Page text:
A striking feature of the work of the first Jesuits in India, one of which not only the Portuguese and their descendants hut also the Indian Christians were the beneficiaries, was the care devoted to the education of youth. Providential circumstances, which on the landing of Xavier in Goa in 1542 offered the Society the spiritual and intellectual care of the recently founded College, threw into relief both the importance of the Work and the need of capable educators.5 There is hardly a letter from Goa to Ignatius that fails to report on the College. Xavier himself did so first in a letter of September 20, 1542. He is full of praise for the school buildings and church, for the financial provisions for the maintenance of a hundred students, for the work already done—in six years some three hundred students of various tongues and races passed through it. The College was founded to educate native youths, and send them back to their own homes, there to instruct their own. Xavier had great hopes for the future increase of Christianity which would result. He asked for more capable Fathers, to take care of the spiritual and intellectual formation of the students. They must be in good health and not too old, for there is much other work: confessions, preaching, priest retreats, teaching Scripture and sacramental theology to the clergy.6 Xavier himself was not a man to settle down in a college. But it speaks volumes for his vision as a leader that he saw the need and importance of educational work, and kept this conviction throughout his many travels. His letter of January 12, 1549, pleads for men from Coimbra, so that colleges may be expanded and multiplied for the good of present and future Christians.7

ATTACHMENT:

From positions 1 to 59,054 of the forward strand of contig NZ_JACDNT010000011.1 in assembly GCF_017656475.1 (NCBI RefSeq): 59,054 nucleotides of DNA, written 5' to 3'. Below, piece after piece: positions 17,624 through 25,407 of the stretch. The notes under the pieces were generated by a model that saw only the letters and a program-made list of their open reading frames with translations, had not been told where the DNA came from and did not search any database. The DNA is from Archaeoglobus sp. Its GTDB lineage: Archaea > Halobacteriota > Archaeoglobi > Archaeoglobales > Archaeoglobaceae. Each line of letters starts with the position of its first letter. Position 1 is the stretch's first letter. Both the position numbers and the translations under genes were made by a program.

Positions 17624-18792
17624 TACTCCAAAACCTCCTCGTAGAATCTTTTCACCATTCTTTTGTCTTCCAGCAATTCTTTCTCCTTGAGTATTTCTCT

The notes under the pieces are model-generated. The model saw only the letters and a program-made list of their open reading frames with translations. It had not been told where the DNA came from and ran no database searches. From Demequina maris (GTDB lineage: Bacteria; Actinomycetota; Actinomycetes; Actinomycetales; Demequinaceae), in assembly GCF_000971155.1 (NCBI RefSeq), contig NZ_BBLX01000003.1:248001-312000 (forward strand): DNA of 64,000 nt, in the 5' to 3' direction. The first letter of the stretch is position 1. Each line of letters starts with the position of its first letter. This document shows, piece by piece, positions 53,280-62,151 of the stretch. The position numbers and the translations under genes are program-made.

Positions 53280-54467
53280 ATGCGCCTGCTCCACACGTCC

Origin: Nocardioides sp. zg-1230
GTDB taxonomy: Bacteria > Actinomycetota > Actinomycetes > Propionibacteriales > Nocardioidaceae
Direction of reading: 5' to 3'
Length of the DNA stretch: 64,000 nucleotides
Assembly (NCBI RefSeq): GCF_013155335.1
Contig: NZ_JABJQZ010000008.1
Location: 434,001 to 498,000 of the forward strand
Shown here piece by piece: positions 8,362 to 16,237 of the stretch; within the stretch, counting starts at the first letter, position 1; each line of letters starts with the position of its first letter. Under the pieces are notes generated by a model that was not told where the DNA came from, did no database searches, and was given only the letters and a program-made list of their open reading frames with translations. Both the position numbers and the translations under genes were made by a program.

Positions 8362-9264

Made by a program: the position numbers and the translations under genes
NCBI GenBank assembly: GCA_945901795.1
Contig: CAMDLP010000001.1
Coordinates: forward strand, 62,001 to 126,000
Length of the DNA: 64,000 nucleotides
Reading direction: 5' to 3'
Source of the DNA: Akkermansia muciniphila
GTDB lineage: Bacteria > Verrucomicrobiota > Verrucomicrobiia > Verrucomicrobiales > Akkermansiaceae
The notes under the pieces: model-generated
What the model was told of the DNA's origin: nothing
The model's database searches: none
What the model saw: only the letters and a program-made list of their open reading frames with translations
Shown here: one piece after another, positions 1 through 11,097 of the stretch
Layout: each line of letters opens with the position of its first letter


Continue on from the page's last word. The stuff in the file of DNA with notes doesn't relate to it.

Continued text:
We cannot follow here in detail the growth of the College of Goa which was soon entrusted to the Society, and of its fortunes and misfortunes which the letters of the companions report to St. Ignatius.8 One unhappy episode was the rectorship of Anthony Gomes, who dismissed Indian students to admit only Portuguese—a measure contrary to the very intention of the founders of the College and against which the Fathers do not fail to protest to St. Ignatius.9 This policy was corrected at the instance of the Viceroy himself.10 We need not enter into the problems of policy, reported to St. Ignatius in the absence of Xavier from India; for instance, the question of the separation of Indian and Portuguese boys,11 and of our Scholastics from the college boys.12 What must be noted is the range of educational grades in the College, from elementary classes for learning to read and write, through grammar and the classics to philosophy and theology.13